Aluminum cans are melted down to produce new cans.

Aluminum cans are melted down to produce new cans. (Courtesy Lou Murray)

Some people in town are upset because our trash collection fees may go up.

Like other homeowners, Vic and I got the notice that the city of Huntington Beach is proposing to raise the residential trash collection fees. Vic thought the proposed fee increase would make a good column topic, but I didn't give it another thought. Costs go up. It seemed reasonable to me that the fees that we pay to cover those costs should also go up. I guess I underestimated the extent to which some residents of this city will protest something as minor as an increase in fees of 64 cents a month.

To gather some background on this issue, Vic and I visited Rainbow Disposal on Nichols Street last week. We talked with Ron Shenkman, chairman of the board of directors, and Sue Gordon, vice president of environmental and public affairs. Rainbow Disposal has provided refuse collection services for Huntington Beach and Fountain Valley since the 1950s. It also serves Westminster, Newport Beach, Costa Mesa and Irvine.

Rainbow is raising its fee for residential refuse collection by a mere 34 cents a month. At the same time, the city is raising its fee by 30 cents a month. This brings the total to a mere 64 cents, an increase that is long overdue.

Neither Rainbow nor the city can raise its fees arbitrarily. By law, fee increases are tied to three indices: 1) increases in the Consumer Price Index, 2) the cost that it takes to dump refuse in a landfill (called the landfill tipping fee) and 3) the trash hauler's cost of compressed natural gas, which is what those big blue trucks burn. The Air Quality Management District required the conversion from diesel to compressed natural gas as a fuel several years ago. The result is cleaner air in our neighborhoods and less noise.

As anyone who has eaten in a restaurant, bought groceries or paid for a tank of gasoline lately knows, the cost of everything is going up. In July, the tipping fee at our landfills went from $22 a ton to $29.95 a ton. Even though its costs have been rising, Rainbow hasn't asked for a fee increase since 2006. Every city in Orange County will need to raise its rates because of the increase in dumping fees.

According to the formula for fee increases that went into effect through Proposition 218 in the 1990s, Rainbow and the city would have been justified in raising their prices every year since 2006. But they have kept the rate flat for five years.

What has kept us from getting a fee increase has been the good work we've all done in sorting our recyclables and green waste from true trash. At Rainbow, recyclables are sorted and then resold. The commodity markets have been good lately, and that is why Rainbow has held the collection fees steady for the past five years.

"Rainbow has been entitled to rate increases since 2006, but we haven't taken them because sales of recyclables has compensated," Shenkman said.

At a diversion rate of 71%, Huntington Beach not only has the highest rate of recycling in Orange County, we tied with Fresno as the top recycling city in California. That was based on figures from 2006. The system of separate collection bins rolled out in 2007 and the amount of material diverted from landfills increased even more.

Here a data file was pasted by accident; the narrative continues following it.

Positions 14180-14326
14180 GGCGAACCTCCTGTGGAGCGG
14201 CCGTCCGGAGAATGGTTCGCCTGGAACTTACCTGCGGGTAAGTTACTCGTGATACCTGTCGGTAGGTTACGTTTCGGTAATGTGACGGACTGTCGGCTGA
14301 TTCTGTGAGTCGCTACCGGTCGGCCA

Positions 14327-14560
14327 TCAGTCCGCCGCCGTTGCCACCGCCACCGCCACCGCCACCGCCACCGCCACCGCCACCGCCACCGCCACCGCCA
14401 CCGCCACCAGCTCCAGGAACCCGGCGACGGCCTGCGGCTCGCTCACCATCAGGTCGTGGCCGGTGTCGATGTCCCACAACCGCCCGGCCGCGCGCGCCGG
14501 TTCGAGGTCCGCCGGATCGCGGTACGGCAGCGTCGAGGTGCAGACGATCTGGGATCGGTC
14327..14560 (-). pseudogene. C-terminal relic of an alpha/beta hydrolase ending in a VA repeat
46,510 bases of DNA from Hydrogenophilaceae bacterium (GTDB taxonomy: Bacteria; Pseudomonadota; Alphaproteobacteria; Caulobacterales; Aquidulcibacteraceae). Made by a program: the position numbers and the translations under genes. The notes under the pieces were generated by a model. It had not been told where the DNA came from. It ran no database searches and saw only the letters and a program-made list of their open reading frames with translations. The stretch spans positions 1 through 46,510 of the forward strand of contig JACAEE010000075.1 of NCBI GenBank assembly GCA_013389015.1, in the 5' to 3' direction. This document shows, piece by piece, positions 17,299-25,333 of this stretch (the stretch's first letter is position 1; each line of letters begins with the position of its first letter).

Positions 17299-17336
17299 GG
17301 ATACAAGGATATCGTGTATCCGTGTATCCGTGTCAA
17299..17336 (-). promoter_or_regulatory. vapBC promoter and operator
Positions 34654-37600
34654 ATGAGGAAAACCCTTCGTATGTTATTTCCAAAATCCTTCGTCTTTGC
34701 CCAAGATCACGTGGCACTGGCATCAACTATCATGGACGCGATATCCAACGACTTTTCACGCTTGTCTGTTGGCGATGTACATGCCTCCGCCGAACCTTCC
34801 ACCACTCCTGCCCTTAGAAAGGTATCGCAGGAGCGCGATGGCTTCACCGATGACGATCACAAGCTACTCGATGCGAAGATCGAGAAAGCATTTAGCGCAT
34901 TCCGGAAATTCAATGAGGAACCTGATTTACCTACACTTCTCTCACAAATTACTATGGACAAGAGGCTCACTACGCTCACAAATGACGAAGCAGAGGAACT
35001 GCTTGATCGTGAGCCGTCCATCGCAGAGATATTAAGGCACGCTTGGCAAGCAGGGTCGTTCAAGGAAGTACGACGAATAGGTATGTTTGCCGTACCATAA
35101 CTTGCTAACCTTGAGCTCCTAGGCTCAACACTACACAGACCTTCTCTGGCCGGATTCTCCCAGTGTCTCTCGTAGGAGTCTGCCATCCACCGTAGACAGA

With all the investment that Rainbow has made recently in environmentally friendly trash collection and recycling practices, it seems only reasonable that this employee-owned company should finally receive a fee increase after holding the line for five years.

But Vic and I didn't see how that translated to a fee increase for the city as well, so we called Travis Hopkins, director of public works. Turns out that the city is controlled by the same forces as Rainbow and is entitled to fee increases whenever the Consumer Price Index, landfill tipping fees or fuel costs rise. When we talked to Hopkins, he pointed out that the city's share of the fee increase would go to increased administrative costs and to raising the canopies of the city's 68,000 street trees so the trucks can get under them without breaking branches.

There is a mechanism in place to protest the fee increases, set into law by Proposition 218: Any property owner can protest the fee increase by writing a letter to the city clerk's office. Those letters can be mailed or hand-delivered, but they must contain a signature, identify the property and state opposition to the fee increase. These letters then become part of the public record. Maybe it's just me, but it seems pretty silly to spend 44 cents on a first-class postage stamp to protest a 64-cent increase in fees.

Proposition 218 made it easier to protest fee increases for services such as water, sewer or trash. While some tax and fee issues require a ballot measure with a two-thirds vote to pass, this is not one of them. An increase in fees for water, sewer or trash hauling requires only 50% plus one to pass. Because there are about 47,000 single-family residences in Huntington Beach, it would require about 23,501 letters, to stop a fee increase. Letters must be in the city clerk's office by March 21.

We checked with the city clerk, and as of Monday, the office had received 203 letters protesting the fee increase. Unless a heck of a lot more people protest, it looks like the fee increase will go through.

We know that things are tough and many people are still out of work. My social security checks won't be increasing for the next three years. But this fee increase is about a third of the cost of a cup of coffee.

Rainbow is a good corporate citizen and, in our opinion, is long overdue for that fee increase. And a few more pennies a month to help support our city's infrastructure isn't a bad thing.

VIC LEIPZIG and LOU MURRAY are Huntington Beach residents and environmentalists. They can be reached at LMurrayPhD@gmail.com.